Donald L. Rose (1918/08/10)
Donald discovered that directing traffic during war includes hazards other than vehicles.
Donald L. Rose was born July 26, 1886, in Howard Springs, Colorado, into the family of Fayette and Dora Rose. The family moved to Santa Cruz where his father was a partner in the firm of McMillen & Rose. After arriving in the county, Donald attended elementary schools before enrolling in Santa Cruz High School. The Rose family was also active in the Christian Church and young Rose served as president of the Christian Endeavor Union during his school years. Following graduation from high school in 1908, Rose attended the Eugene Oregon Bible College for a short period. After returning to Santa Cruz County, he settled at Corralitos.
It is not known when Rose enlisted in the army, but he likely entered the service during the latter half of 1917. California Adjutant General records indicate that, at the time of his enlistment, he was living in Merced, California. Upon completing basic training, he was assigned to Company A of the Fourth Military Police. Private Rose was sent to Europe about May 1918 and arrived in France in June. Soon after his arrival, a fellow soldier accidentally shot him in the leg at one of the American training camps and he was hospitalized until the following July. He returned to duty and was, according to one account, directing traffic at a dangerous cross roads in the Argonne Forrest on August 10, 1918, when an incoming artillery round exploded near him taking his life.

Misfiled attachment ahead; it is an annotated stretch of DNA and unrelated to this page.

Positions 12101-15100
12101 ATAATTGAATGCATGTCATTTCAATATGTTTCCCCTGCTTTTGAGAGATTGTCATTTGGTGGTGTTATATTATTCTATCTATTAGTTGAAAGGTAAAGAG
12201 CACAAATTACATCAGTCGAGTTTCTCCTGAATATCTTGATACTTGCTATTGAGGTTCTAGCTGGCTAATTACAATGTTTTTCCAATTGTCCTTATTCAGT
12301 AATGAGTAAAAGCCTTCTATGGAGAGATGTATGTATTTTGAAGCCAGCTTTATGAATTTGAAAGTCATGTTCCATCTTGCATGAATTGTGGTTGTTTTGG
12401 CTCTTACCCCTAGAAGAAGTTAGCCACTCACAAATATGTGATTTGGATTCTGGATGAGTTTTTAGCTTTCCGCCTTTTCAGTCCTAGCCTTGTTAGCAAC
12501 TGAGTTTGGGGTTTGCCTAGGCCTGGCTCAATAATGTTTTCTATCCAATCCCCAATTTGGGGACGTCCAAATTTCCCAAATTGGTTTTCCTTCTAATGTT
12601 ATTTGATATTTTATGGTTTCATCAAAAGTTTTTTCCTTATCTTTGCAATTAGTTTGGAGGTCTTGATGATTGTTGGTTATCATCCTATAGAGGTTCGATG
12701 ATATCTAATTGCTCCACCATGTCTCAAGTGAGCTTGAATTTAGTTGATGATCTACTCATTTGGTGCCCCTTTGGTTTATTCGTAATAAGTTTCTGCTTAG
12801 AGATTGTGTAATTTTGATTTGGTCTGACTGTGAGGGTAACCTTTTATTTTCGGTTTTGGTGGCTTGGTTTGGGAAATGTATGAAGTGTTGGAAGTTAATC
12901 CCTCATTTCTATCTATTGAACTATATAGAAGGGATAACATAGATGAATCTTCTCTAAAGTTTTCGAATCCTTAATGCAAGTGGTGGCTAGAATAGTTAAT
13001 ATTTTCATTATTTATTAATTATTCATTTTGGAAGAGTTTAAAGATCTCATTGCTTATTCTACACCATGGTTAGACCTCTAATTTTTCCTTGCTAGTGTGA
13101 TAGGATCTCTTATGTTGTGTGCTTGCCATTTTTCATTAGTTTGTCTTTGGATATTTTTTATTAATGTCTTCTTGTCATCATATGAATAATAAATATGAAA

Private Donald L. Rose was initially buried in France; however, in 1921 his body was exhumed and returned to Watsonville. On July 28, 1921, the American Legion reinterred Donald Rose in Watsonville's Pioneer Cemetery.
(CAG; USCR, 1910 US Census, CA, Santa Cruz; SCSf October 15, 1918 1:3; SCSn October 17, 1918 4:4; WRP July 28, 1921 3:2; SCEN May 10, 1924)